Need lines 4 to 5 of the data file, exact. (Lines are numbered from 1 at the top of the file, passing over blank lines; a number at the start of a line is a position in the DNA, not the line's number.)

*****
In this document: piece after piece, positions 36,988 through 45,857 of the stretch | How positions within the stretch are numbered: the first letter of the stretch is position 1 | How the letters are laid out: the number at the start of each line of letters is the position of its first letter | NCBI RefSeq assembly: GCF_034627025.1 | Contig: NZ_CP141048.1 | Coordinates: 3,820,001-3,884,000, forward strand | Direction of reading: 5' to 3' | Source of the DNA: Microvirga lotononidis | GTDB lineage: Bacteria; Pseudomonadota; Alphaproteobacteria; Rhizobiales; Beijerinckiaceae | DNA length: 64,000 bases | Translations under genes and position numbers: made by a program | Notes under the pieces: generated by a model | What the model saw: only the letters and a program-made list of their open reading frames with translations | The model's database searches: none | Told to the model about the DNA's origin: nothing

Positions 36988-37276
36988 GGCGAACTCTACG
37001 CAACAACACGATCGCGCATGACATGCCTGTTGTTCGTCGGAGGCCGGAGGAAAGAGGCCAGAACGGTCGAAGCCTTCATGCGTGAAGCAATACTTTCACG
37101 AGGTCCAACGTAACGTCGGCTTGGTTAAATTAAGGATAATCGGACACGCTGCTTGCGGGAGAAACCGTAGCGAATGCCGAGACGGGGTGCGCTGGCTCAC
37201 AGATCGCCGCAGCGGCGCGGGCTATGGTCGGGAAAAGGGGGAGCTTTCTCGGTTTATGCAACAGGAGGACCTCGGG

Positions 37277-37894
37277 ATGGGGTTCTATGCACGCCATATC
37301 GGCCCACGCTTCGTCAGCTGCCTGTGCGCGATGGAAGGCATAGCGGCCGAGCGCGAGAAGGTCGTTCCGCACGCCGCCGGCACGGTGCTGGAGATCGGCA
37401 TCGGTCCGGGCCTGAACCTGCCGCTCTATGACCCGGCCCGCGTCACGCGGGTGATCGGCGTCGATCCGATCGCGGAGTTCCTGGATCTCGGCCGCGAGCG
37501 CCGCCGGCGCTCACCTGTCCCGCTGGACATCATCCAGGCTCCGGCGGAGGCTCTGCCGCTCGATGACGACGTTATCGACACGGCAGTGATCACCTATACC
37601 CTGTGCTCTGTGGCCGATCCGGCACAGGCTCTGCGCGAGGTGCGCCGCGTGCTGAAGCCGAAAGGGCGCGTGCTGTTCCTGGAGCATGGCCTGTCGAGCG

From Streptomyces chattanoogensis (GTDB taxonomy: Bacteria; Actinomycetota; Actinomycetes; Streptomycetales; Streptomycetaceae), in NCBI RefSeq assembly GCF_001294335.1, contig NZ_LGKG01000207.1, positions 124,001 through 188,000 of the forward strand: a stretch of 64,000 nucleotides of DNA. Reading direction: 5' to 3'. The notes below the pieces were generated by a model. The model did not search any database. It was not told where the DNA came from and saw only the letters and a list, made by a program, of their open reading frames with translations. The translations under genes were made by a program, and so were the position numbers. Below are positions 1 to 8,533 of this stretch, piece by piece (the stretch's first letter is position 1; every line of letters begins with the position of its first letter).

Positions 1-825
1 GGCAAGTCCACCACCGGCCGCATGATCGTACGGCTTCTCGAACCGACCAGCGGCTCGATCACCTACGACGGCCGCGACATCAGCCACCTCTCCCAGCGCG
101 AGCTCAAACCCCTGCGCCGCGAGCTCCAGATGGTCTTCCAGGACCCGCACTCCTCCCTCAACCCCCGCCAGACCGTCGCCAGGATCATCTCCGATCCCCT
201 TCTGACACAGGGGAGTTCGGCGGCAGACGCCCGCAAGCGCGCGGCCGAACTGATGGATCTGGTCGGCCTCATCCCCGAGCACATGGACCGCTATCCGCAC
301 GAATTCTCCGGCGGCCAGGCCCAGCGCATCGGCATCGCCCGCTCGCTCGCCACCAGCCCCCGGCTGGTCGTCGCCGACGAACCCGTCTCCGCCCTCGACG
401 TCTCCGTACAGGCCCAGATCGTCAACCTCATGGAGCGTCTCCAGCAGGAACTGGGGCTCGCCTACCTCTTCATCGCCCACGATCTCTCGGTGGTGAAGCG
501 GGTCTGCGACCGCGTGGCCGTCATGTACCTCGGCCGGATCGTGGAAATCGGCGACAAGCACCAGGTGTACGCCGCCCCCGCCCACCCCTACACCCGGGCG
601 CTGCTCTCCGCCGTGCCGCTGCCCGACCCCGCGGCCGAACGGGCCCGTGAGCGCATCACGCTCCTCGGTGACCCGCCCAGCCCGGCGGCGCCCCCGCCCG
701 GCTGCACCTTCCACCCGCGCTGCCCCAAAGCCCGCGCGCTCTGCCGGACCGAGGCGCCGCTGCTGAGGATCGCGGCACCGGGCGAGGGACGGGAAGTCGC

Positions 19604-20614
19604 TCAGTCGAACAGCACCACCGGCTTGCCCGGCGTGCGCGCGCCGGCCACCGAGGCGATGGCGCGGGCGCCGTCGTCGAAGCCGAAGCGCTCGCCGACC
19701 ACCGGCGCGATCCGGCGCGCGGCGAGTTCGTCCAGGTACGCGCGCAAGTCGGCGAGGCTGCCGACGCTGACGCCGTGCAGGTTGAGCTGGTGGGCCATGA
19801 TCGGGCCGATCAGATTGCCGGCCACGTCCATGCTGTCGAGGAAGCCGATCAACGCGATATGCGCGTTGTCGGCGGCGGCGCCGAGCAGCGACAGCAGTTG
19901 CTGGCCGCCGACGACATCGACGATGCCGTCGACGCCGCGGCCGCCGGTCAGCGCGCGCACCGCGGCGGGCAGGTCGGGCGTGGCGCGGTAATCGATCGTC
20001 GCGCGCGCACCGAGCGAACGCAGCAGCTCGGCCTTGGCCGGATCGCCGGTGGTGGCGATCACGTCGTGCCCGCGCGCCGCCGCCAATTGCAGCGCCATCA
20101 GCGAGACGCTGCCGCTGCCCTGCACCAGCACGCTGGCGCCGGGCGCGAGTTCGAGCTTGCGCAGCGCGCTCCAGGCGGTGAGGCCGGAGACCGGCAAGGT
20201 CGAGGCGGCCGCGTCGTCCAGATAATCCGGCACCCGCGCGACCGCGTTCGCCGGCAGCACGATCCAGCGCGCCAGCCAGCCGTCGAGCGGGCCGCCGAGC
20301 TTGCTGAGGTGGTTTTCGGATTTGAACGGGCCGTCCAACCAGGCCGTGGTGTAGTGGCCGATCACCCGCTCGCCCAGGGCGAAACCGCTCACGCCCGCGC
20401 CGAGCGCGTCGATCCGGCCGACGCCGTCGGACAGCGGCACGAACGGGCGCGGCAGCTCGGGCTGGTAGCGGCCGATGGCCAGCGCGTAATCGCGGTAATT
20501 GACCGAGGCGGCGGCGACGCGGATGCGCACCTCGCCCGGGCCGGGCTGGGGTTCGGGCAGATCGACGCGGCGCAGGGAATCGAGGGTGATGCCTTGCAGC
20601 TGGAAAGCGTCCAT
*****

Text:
37001 CAACAACACGATCGCGCATGACATGCCTGTTGTTCGTCGGAGGCCGGAGGAAAGAGGCCAGAACGGTCGAAGCCTTCATGCGTGAAGCAATACTTTCACG
37101 AGGTCCAACGTAACGTCGGCTTGGTTAAATTAAGGATAATCGGACACGCTGCTTGCGGGAGAAACCGTAGCGAATGCCGAGACGGGGTGCGCTGGCTCAC